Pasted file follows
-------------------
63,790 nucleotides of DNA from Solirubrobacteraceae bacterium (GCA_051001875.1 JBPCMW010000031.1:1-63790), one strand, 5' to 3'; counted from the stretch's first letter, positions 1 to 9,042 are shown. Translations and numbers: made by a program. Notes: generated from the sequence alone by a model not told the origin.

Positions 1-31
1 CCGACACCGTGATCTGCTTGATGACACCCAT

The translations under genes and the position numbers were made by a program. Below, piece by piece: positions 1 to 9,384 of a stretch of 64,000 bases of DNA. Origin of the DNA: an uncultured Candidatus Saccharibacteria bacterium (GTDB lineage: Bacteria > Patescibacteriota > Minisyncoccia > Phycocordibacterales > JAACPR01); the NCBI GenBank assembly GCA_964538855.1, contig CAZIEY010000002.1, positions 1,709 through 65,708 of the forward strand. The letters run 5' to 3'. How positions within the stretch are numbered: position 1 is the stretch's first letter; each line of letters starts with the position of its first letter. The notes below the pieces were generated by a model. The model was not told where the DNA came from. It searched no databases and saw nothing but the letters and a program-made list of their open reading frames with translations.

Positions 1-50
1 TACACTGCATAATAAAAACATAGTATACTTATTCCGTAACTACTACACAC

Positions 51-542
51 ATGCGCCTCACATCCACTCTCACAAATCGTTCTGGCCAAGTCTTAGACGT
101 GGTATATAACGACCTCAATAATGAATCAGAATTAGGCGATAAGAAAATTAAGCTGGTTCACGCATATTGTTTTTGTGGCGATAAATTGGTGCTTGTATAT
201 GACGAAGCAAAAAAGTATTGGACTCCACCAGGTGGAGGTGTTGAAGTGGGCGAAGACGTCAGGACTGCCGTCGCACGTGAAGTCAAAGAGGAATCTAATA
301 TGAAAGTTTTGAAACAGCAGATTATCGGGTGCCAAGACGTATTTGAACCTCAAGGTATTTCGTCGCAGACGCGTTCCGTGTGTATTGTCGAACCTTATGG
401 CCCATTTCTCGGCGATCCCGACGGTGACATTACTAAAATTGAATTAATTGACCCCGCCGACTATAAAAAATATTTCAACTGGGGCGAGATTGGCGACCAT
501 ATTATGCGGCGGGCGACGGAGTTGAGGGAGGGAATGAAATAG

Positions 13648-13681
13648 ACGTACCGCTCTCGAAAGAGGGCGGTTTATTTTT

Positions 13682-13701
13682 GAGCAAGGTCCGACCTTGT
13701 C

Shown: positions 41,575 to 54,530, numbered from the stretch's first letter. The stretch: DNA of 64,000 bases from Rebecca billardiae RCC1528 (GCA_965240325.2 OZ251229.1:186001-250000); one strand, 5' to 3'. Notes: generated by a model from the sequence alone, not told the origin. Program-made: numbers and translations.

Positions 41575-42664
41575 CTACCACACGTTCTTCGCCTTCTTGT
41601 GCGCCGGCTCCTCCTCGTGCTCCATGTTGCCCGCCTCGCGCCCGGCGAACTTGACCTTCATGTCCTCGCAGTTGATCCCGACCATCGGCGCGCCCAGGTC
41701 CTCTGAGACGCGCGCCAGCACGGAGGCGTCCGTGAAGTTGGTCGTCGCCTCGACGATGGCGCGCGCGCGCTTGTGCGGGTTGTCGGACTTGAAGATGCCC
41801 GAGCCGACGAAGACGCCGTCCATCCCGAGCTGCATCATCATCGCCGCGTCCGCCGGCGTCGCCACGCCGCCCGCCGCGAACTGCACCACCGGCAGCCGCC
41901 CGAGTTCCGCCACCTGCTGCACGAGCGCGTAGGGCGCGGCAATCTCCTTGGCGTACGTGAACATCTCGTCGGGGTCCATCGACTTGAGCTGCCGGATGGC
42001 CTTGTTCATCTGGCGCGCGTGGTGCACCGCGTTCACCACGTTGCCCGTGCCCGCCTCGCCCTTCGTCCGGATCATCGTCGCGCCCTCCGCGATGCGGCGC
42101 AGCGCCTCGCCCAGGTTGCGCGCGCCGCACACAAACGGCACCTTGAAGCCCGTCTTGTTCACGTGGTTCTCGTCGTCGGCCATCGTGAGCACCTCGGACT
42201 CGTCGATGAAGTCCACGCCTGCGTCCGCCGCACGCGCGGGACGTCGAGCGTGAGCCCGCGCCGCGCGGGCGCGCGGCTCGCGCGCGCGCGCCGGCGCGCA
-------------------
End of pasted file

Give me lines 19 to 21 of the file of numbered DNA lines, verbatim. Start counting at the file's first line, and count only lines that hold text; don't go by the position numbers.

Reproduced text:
Shown: positions 41,575 to 54,530, numbered from the stretch's first letter. The stretch: DNA of 64,000 bases from Rebecca billardiae RCC1528 (GCA_965240325.2 OZ251229.1:186001-250000); one strand, 5' to 3'. Notes: generated by a model from the sequence alone, not told the origin. Program-made: numbers and translations.

Positions 41575-42664
41575 CTACCACACGTTCTTCGCCTTCTTGT